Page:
We returned to Hiroshima late in the afternoon from Miyajima. We were hungry. I was still with the two French men I met at the hostel earlier, JB and Vincent. They reckoned we could walk all the way from the train station to the Hiroshima Peace Memorial Park.
JB studied the map for a minute and then we were off. One of the things I love about traveling is meeting new people and finding out that while there are a lot of differences in each of your cultures, you realize that you are really quite more alike than you think. We asked a lot of questions about each of our countries, talked about politics and taxes–yes, these are actual topics that come up–and talk about differences in our cultures.
We reached the memorial, and immediately, the jolly mood we were in as we chatted earlier had changed.
The next day, we would return to visit the museum. I remember not being able escape the heart in throat reaction walking through that place.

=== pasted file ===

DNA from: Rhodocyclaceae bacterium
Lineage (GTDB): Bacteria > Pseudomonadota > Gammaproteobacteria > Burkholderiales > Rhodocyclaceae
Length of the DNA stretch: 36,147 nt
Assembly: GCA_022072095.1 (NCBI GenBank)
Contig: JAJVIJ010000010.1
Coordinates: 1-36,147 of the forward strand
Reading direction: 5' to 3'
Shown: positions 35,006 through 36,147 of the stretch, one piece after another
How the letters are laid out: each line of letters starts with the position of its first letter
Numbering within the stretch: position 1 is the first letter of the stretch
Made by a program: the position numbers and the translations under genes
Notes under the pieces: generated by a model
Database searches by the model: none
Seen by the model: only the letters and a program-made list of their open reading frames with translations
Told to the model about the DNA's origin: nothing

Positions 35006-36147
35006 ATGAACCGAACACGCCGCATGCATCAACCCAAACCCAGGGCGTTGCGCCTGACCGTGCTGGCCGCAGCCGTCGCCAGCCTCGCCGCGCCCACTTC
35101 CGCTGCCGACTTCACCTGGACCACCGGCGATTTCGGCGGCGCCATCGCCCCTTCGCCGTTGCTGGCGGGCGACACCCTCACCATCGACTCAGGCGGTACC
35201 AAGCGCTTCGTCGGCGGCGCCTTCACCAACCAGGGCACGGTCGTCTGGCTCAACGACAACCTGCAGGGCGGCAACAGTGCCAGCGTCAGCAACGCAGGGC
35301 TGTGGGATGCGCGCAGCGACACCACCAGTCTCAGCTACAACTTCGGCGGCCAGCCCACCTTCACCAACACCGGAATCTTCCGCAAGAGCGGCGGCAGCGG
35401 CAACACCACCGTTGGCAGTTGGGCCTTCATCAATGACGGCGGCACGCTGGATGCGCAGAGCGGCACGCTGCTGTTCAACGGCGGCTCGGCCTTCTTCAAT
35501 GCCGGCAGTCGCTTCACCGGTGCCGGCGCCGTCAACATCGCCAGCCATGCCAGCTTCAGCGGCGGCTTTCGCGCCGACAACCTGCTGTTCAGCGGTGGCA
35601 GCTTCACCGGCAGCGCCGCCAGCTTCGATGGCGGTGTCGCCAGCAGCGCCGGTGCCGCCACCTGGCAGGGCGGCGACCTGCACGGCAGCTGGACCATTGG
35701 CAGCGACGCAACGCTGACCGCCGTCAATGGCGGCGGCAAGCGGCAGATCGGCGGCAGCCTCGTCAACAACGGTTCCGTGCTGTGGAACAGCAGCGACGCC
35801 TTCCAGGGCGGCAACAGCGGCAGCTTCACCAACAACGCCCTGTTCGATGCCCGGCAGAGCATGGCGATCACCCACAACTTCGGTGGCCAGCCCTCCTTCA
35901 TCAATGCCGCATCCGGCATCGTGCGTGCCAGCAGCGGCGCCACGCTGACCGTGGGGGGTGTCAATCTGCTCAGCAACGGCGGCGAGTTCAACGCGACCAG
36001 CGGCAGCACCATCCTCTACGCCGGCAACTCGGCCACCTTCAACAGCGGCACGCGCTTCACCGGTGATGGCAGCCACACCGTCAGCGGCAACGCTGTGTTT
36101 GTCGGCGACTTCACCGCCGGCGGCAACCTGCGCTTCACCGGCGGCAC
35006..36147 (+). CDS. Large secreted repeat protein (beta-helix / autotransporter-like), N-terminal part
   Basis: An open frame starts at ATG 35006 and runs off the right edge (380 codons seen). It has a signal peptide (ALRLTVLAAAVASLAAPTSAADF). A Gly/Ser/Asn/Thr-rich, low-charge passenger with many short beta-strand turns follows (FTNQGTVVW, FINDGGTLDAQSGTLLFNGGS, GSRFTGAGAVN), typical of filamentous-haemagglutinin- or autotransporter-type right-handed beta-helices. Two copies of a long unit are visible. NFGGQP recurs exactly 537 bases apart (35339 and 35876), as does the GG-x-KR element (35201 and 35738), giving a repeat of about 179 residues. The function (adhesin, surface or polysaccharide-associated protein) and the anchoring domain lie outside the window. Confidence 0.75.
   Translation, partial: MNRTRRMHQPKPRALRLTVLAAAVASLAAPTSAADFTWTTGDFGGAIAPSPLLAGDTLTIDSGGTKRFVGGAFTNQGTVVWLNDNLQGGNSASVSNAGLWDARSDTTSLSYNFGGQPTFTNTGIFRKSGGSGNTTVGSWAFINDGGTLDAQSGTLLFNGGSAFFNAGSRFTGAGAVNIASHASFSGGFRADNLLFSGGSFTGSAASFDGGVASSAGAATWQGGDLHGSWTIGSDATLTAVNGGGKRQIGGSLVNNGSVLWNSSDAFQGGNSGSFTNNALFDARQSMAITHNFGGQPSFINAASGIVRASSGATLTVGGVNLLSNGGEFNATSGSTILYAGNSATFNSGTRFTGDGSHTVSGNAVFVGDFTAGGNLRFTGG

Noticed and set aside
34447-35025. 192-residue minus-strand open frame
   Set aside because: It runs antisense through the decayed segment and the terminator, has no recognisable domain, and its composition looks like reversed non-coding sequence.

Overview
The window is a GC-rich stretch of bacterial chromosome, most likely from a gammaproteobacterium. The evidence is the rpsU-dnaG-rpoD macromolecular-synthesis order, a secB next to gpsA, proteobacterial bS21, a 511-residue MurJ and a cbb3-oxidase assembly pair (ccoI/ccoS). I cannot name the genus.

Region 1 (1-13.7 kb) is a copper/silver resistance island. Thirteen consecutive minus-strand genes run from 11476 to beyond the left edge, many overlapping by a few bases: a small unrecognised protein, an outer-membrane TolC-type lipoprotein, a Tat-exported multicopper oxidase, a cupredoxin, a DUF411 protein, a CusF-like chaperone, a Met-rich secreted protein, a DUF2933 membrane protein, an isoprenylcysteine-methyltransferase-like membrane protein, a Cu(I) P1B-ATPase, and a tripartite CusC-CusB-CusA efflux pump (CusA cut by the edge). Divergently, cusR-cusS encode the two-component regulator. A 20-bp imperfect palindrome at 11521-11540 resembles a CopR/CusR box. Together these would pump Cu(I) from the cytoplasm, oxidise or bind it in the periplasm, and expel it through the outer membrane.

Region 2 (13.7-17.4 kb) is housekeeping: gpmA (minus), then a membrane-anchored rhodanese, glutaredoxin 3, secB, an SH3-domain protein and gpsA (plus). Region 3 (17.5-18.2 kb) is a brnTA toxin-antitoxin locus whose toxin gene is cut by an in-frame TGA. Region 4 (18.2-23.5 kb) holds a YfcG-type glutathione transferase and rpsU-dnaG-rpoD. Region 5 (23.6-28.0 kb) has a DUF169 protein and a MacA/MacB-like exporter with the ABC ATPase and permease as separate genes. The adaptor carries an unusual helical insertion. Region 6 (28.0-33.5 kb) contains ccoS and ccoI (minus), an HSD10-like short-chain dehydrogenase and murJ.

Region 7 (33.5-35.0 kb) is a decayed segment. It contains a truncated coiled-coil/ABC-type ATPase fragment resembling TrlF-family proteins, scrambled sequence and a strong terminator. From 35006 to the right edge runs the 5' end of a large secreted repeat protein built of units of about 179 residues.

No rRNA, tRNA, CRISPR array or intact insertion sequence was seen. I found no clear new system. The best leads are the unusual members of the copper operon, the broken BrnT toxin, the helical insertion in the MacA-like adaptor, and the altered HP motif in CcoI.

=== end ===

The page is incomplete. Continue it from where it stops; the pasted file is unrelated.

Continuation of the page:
I think it’s important to visit places like this, to mourn for those lost, to remember what has past, and to realize that there is hope, always.
On our first night in Hiroshima, after we had our dinner, we got lost. Refusing to just get a cab back to the hostel, we found ourselves, Lonely Planet book in hand, asking for directions.
JB had this idea to find a landmark, a bar, ask where it is, and figure out our bearings from there. The locals thought we were looking for a bar for drinks, and led us through some side streets and up a non-descript building, into a local bar.
We were there early. The owner of the place tended the bar. He was such a great host to us, telling us stories, allowing us to ask him tons of questions. He even gave us free shots because well, we were the only ones there at that time. Eventually, locals started coming in, artists mostly. I’m pretty sure I was drunk by the end of it. It was a blur.
The next day, I woke up with a message from JB and Vincent. They were going to do more exploring of Hiroshima before heading out to Kobe, and if I would like to join them. “Yes. Give me ten minutes.” Time for more exploring.